Asian markets experienced rising shares as the week began. The dollar finally lifted itself from the lowest levels it had been going through in nearly a month following US nonfarm payrolls experiencing the most sluggish job growth in over five years. This obviously blew away any expectations for a US interest rate hike in the near-term.
The .MIAPJ0000PUS, the broadest Asia-Pacific shares index of MSCI outside Japan, rose 0.6%. Wall Street was down last week. The S&P 500 .SPX finished within 1.5% of its record closing high. The Nikkei slipped down by 1.1% following the soaring of the yen against the dollar.
US nonfarm payrolls rose only by 38,000 in May 2016, which is the smallest rise since September 2010. It was well short of 164,000-rise expectations. According to a poll of the top banks in Wall Street conducted by Reuters after the figures of jobs, they all expect interest rates to be left unchanged by the US Federal Reserve at its policy meeting on June 14-15.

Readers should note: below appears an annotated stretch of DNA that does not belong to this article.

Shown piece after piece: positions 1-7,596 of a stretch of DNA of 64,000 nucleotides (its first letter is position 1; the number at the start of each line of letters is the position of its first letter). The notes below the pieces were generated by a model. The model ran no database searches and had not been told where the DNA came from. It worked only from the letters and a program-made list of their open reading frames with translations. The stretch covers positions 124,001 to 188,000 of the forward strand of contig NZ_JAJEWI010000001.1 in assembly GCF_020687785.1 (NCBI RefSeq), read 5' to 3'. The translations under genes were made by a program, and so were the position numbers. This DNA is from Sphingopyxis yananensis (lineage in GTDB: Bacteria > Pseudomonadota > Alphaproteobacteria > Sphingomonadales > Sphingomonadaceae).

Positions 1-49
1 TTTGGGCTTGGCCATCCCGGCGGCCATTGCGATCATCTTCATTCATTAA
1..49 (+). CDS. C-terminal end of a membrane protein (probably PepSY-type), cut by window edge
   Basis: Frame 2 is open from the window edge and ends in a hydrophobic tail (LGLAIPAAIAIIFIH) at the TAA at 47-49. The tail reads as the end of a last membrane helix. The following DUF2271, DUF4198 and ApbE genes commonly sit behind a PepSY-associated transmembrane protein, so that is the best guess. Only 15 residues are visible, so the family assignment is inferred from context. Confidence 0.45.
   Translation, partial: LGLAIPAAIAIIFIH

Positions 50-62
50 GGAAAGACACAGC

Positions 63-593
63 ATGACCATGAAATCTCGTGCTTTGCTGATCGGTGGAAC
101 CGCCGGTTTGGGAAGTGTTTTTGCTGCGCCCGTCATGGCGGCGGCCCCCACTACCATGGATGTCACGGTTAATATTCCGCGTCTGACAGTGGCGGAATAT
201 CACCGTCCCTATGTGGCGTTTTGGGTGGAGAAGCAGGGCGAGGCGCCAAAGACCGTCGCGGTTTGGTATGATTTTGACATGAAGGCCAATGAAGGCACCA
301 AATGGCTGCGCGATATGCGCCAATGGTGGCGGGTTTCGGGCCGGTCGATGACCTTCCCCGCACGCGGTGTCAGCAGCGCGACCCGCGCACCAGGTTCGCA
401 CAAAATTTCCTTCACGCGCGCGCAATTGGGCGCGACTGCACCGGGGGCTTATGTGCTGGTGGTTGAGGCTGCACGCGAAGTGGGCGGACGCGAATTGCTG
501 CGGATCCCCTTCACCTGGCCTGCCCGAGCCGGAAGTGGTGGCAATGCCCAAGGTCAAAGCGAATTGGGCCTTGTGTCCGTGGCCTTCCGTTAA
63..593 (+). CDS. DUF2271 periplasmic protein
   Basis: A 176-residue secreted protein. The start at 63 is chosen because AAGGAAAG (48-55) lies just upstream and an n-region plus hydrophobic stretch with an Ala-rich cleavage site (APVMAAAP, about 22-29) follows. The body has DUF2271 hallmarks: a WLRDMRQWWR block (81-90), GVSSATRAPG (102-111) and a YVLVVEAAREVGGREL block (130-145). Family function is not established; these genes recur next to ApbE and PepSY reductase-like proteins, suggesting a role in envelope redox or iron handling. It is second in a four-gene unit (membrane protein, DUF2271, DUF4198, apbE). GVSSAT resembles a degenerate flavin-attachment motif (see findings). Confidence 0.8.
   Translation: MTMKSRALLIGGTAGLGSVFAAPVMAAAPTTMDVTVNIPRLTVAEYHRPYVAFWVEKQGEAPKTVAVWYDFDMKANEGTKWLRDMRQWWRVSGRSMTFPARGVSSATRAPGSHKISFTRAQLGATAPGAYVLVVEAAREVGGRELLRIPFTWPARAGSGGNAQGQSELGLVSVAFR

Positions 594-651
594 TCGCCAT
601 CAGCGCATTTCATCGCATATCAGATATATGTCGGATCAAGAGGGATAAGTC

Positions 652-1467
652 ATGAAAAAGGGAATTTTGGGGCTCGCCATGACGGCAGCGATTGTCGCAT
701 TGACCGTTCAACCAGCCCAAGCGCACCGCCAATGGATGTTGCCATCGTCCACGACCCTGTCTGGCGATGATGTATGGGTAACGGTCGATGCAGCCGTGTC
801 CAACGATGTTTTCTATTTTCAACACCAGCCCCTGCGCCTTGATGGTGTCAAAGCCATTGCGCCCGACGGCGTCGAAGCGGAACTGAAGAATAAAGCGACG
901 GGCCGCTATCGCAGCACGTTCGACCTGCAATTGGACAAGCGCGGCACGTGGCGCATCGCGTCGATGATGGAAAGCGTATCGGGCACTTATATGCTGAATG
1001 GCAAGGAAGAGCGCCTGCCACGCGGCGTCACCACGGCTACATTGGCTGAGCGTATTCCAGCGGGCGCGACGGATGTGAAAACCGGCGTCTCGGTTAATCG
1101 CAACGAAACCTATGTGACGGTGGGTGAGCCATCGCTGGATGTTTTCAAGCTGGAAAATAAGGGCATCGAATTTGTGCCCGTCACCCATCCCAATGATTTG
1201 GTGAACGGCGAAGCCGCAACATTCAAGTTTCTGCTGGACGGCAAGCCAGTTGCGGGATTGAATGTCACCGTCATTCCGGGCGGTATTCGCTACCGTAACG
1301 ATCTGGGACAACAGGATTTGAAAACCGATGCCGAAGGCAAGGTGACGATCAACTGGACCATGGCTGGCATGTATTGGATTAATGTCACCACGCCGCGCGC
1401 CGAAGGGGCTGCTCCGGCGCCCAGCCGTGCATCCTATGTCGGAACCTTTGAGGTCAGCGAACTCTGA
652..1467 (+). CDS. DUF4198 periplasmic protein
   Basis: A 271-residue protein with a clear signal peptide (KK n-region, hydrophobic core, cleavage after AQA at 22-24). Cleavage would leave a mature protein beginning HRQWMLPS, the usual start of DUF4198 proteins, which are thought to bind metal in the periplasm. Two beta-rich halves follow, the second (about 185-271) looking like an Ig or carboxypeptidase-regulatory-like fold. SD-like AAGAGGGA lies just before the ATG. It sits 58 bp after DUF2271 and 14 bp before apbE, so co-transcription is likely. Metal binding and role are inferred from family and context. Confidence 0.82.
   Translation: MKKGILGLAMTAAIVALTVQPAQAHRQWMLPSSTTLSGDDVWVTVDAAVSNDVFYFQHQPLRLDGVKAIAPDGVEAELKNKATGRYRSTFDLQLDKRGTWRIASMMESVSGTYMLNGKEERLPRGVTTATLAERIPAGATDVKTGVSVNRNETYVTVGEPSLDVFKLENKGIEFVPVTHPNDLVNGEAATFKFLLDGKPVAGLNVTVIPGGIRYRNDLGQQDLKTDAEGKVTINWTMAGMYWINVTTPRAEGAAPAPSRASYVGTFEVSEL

Data has revealed that the non-manufacturing sector in the US has also disappointed, with a decline in the May headline index from 55.7 in April to 52.9. Fed funds futures rates have indicated that traders now only expect a 6% chance of a Fed hike in May, which is a drop from the 21% chance they expected a few days earlier.
If the Federal Reserve indicates a possibility of interest rate hike, the dollar could be saved from falling further and impacting the stock market in a greater manner.
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